Remember me - echoes from the lost generations
Debt of honour register
 
 

Most of the men and women who died at sea had ‘no known grave’ for obvious reasons. This example shows how they are remembered. To discover where they died, and possibly how, you would have to research into the history of the ship or the service records of the person involved.

Here is some information about a sailor who was lost at sea.

Casualty Details

Annotations

Name:

MARTIN, ALFRED HOWARD

 

Initials:

A H

 

Nationality:

United Kingdom

 

Rank:

Ordinary Seaman

 

Regiment:

Royal Navy

 

Unit Text:

H.M.S. "Bittern."

This is the ship on which he served.

Age:

18

 

Date of Death:

04/04/1918

 

Service No:

J/76472

 

Additional information:

Son of Alfred Martin, of Carnkie, Wendron. Welston, Cornwall.

 

Casualty Type:

Commonwealth War Dead

 

Grave/Memorial Reference:

27.

 

Cemetery:

PLYMOUTH NAVAL MEMORIAL

 

 

   

The historical information section has been cut down for the purposes of this example

Cemetery Details

Cemetery:

PLYMOUTH NAVAL MEMORIAL

Country:

United Kingdom

Locality:

Devon

Visiting Information:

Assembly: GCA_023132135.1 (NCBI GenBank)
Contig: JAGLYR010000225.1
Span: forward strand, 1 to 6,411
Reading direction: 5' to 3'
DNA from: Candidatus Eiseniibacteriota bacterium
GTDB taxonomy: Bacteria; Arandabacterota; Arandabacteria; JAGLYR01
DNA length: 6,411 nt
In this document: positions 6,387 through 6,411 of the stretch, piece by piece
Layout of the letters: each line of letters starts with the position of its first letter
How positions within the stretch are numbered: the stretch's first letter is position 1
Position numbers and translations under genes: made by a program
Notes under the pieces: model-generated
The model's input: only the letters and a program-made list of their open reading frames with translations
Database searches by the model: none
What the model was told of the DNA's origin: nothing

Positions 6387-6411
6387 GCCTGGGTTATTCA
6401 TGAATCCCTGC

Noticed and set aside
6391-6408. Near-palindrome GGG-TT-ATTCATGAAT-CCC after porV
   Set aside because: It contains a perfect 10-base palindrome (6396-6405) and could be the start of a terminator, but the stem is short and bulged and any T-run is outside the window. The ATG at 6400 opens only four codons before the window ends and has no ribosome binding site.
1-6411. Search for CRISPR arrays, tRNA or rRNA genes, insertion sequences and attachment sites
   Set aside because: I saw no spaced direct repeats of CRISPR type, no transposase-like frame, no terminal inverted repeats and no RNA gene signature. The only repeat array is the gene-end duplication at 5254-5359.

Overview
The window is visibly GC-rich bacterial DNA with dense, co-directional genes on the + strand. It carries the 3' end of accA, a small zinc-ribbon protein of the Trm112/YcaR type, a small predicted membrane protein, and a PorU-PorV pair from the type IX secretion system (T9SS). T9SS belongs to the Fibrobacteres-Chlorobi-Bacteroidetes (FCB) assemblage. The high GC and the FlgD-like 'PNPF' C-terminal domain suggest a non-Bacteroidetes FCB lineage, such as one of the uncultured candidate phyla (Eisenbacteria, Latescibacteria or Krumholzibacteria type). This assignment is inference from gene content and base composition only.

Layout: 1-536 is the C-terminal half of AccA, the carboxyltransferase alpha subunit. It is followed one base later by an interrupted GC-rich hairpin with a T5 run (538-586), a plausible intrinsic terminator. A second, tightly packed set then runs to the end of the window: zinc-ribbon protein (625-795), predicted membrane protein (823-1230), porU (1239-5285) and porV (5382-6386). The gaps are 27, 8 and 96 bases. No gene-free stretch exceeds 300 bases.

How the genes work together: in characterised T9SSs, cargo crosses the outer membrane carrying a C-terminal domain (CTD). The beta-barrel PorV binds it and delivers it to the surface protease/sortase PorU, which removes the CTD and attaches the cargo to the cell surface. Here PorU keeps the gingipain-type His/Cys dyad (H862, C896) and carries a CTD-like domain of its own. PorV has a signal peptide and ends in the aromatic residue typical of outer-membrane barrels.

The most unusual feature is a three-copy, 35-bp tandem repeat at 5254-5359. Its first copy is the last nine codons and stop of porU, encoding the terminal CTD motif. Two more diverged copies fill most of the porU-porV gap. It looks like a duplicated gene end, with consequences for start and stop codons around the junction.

Copies of the Memorial Register are kept at the Tourist Information Office at Island House, 9 The Barbican, Plymouth, PL1 2LS, and also in the Naval Historical Section at Plymouth Library.

Location Information:

The Memorial is situated centrally on The Hoe which looks directly towards Plymouth Sound. It is accessible at all times.

Historical Information:

After the First World War, an appropriate way had to be found of commemorating those members of the Royal Navy who had no known grave, the majority of deaths having occurred at sea where no permanent memorial could be provided. An Admiralty committee recommended that the three manning ports in Great Britain - Chatham, Plymouth and Portsmouth - should each have an identical memorial of unmistakable naval form, an obelisk, which would serve as a leading mark for shipping.

After the Second World War it was decided that the naval memorials should be extended to provide space for commemorating the naval dead without graves of that war, but since the three sites were dissimilar, a different architectural treatment was required for each.

In addition to commemorating seamen of the Royal Navy who sailed from Plymouth, the First World War panels also bear the names of sailors from Australia and South Africa; the governments of the other Commonwealth nations chose to commemorate their dead elsewhere, for the most part on memorials in their home ports.

Number of Identified Casualties:

23183

 
   
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